Historically, hospitals maintained various theories and defenses to escape liability for acts of negligence occurring at their facilities. Florida medical malpractice injury victims can currently hold hospitals vicariously liable for their employees’ or agents’ acts. Under the actual agency theory, a hospital may be liable for the acts of its employees. A hospital may also be liable under apparent agency theory for other workers’ actions at their facilities who are independent contractors instead of traditional employees.
Recently, a Florida appeals court issued an opinion finding a hospital liable for a physician’s negligence at their facility, working as an independent contractor. In that case, an emergency room doctor admitted the patient for appendicitis and periappendiceal abscess. The patient felt weary of the on-call surgeon designated to perform the surgery; however, another doctor would not be available until the next morning. As a result, the patient proceeded with the surgery with the on-call surgeon. After the surgery, the patient asked for antibiotics, which the surgeon deemed unnecessary. However, the patient suffered an acute infection requiring extensive treatment. The patient filed a medical malpractice lawsuit against the hospital for the surgeon’s negligence. In response, the hospital contended that they were not liable for the surgeon’s negligence because he was an independent contractor. The trial court granted a final summary judgment order in favor of the hospital system, and the plaintiff appealed.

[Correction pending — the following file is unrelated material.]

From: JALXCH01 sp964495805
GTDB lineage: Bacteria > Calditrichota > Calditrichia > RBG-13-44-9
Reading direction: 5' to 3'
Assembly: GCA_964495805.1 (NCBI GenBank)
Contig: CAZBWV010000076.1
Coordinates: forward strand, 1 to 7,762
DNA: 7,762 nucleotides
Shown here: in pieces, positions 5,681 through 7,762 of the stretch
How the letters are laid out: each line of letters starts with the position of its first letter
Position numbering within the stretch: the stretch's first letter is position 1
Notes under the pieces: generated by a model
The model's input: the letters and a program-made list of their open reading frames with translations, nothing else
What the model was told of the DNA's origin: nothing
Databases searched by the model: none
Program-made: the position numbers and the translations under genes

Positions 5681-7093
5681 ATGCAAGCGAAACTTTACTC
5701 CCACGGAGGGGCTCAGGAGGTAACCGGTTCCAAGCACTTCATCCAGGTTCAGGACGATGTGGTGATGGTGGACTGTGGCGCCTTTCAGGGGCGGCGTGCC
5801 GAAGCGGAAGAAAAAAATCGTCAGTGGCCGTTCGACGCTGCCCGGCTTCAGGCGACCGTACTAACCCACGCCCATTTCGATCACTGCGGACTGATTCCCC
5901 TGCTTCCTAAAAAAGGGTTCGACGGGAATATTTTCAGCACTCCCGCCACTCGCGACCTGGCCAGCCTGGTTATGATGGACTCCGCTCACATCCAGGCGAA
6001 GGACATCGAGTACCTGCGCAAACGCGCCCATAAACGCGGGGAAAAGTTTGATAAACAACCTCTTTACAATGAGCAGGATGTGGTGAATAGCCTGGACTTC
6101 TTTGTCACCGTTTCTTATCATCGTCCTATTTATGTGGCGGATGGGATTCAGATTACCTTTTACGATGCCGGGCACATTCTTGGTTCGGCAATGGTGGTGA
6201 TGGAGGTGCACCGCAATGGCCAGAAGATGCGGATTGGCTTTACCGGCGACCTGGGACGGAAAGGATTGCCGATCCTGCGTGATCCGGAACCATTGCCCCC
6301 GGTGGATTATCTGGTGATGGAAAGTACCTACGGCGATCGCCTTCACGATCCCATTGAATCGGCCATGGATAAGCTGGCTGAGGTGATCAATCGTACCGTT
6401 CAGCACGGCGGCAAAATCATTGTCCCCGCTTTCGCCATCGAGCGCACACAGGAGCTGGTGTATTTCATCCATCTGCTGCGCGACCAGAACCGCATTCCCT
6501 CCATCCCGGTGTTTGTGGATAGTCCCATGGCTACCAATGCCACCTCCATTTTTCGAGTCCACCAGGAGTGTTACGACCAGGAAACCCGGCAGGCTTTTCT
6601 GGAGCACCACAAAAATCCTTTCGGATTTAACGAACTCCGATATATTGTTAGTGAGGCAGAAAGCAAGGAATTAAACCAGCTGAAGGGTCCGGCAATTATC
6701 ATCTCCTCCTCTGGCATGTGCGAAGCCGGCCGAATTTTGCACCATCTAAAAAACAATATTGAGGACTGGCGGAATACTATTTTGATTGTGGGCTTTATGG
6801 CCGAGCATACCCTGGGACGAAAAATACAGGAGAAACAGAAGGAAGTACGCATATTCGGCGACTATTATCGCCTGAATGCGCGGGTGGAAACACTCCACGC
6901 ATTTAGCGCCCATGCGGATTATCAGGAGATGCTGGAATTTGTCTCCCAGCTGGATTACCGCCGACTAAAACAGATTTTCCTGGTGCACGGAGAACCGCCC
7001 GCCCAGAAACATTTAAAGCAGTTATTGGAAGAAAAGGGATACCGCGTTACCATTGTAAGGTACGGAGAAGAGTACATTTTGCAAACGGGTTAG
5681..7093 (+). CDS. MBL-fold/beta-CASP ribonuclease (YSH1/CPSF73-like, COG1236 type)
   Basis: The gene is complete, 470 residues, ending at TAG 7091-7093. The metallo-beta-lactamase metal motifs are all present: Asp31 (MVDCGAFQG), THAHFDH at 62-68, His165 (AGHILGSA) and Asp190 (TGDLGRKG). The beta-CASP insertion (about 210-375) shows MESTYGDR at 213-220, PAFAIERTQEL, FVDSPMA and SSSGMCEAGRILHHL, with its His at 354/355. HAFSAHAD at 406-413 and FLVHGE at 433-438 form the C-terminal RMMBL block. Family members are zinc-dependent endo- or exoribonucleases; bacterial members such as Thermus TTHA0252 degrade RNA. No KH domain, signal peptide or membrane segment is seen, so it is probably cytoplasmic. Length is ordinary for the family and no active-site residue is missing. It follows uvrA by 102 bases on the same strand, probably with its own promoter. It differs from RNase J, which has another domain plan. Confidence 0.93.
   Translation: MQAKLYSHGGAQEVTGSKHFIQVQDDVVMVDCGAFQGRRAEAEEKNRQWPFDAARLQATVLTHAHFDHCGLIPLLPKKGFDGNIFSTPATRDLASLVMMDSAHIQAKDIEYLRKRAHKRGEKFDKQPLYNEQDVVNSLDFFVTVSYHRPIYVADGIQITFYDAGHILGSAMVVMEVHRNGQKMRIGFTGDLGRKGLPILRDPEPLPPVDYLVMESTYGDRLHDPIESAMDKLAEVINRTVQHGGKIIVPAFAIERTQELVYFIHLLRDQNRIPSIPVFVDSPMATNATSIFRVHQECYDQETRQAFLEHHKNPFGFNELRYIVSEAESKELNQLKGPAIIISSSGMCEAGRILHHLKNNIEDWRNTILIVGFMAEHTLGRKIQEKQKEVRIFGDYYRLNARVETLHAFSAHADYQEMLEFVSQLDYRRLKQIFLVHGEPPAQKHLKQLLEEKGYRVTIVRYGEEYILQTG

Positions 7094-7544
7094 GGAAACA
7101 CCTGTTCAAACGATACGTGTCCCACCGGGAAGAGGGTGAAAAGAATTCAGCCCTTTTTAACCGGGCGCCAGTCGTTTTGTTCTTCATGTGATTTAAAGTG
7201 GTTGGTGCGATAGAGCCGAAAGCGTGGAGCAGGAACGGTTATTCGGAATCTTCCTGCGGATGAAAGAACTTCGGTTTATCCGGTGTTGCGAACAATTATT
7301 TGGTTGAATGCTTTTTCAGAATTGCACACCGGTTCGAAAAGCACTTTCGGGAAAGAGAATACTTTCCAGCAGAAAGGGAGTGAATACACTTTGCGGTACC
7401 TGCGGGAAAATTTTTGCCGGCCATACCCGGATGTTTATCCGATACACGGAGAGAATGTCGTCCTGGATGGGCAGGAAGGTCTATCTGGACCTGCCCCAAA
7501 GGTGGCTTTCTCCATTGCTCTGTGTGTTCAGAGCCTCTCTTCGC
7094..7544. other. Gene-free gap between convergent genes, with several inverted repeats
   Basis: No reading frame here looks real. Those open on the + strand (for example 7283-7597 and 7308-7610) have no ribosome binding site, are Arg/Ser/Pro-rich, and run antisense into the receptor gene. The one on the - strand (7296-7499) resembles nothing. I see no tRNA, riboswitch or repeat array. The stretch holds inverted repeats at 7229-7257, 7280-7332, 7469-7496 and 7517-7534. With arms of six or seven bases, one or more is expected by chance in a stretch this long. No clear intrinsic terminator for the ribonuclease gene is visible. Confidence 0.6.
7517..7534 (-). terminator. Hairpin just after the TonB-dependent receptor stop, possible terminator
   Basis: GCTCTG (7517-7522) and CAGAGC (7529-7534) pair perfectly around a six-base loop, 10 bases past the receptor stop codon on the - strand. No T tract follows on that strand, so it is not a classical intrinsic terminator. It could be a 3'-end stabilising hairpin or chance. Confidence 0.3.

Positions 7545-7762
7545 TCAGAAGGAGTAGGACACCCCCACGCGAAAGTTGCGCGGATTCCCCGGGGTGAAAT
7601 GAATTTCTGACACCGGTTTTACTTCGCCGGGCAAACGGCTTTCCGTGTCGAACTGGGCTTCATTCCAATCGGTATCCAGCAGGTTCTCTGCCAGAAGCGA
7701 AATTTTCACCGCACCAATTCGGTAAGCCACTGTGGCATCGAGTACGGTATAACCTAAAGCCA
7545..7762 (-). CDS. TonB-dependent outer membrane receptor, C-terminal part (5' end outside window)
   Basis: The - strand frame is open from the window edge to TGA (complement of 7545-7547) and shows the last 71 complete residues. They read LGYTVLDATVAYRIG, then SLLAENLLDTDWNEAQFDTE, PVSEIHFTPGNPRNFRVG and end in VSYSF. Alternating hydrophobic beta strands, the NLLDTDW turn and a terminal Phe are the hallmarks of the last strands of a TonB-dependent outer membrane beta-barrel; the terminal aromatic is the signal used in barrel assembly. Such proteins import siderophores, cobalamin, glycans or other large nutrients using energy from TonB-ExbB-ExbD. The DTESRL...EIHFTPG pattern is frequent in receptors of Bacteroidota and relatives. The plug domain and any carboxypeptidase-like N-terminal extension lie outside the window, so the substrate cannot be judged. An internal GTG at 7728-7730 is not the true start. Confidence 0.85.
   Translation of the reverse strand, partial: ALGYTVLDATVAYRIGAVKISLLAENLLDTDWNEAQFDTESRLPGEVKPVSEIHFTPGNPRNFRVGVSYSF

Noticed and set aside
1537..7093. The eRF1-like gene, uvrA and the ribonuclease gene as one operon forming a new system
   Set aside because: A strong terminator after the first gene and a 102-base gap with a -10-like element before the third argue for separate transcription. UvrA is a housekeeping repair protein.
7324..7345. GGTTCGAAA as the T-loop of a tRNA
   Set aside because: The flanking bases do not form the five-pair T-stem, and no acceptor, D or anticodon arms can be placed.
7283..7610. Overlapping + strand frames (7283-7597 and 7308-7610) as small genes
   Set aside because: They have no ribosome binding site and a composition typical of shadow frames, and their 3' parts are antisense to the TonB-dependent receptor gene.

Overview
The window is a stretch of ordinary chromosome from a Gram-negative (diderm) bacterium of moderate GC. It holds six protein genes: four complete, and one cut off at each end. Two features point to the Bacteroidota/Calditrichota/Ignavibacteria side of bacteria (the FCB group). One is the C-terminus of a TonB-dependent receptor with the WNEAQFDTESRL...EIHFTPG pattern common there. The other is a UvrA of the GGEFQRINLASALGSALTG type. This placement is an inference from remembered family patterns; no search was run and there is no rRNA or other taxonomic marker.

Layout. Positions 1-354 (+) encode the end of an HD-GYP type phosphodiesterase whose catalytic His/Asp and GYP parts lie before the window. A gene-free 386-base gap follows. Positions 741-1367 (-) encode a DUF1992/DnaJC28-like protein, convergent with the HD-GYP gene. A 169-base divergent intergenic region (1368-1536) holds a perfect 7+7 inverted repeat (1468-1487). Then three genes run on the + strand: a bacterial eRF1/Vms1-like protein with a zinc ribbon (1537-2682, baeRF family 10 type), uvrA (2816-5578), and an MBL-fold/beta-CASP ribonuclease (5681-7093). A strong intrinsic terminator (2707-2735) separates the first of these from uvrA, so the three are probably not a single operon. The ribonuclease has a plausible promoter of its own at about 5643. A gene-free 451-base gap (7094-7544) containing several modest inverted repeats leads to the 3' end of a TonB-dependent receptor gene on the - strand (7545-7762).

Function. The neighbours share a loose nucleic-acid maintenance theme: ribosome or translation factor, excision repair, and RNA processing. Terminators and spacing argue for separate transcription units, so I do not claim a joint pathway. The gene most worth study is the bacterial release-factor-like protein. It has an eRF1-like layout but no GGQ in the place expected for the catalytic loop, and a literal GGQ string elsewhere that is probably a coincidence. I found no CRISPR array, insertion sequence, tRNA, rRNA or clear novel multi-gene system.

Under Florida law, hospital systems cannot evade responsibility for a physician’s negligence by merely alleging that they were an independent contractor. These entities may still be liable if the hospital cloaked the physician with the “apparent authority to act on its behalf.” To establish apparent agency, the plaintiff must prove that the hospital represented the physician as an employee, the plaintiff relied on the representation, and the plaintiff experienced a change in their position because of the reliance.
Here, the court found that an apparent agency relationship existed between the surgeon and the hospital. First, the hospital required the patient to sign a consent agreement that did not specifically note the surgeon’s employee status. Next, the plaintiff relied on the hospital to provide health care services, rather than the actual surgeon. Although the patient had the choice to wait for another on-call surgeon, he had little ability to negotiate, as his condition was dire. Ultimately, the court found that the patient’s lack of choice between surgeons created a genuine material fact issue.
Have You Suffered Injuries Because of a Negligent Physician?
If you or someone you love has suffered injuries because of a healthcare provider’s negligence, contact the attorneys at the Law Offices of Robert Dixon. The attorneys at our law firm have extensive experience handling Florida medical malpractice lawsuits. We understand that these cases require a thorough understanding of complex tort laws. We have successfully advocated on behalf of hundreds of Florida injury victims with our skills, resources, and knowledge. In addition to medical malpractice, we handle Florida car accidents, premises liability, and product liability cases. Contact our office at 877-499-4878 to discuss your rights and remedies.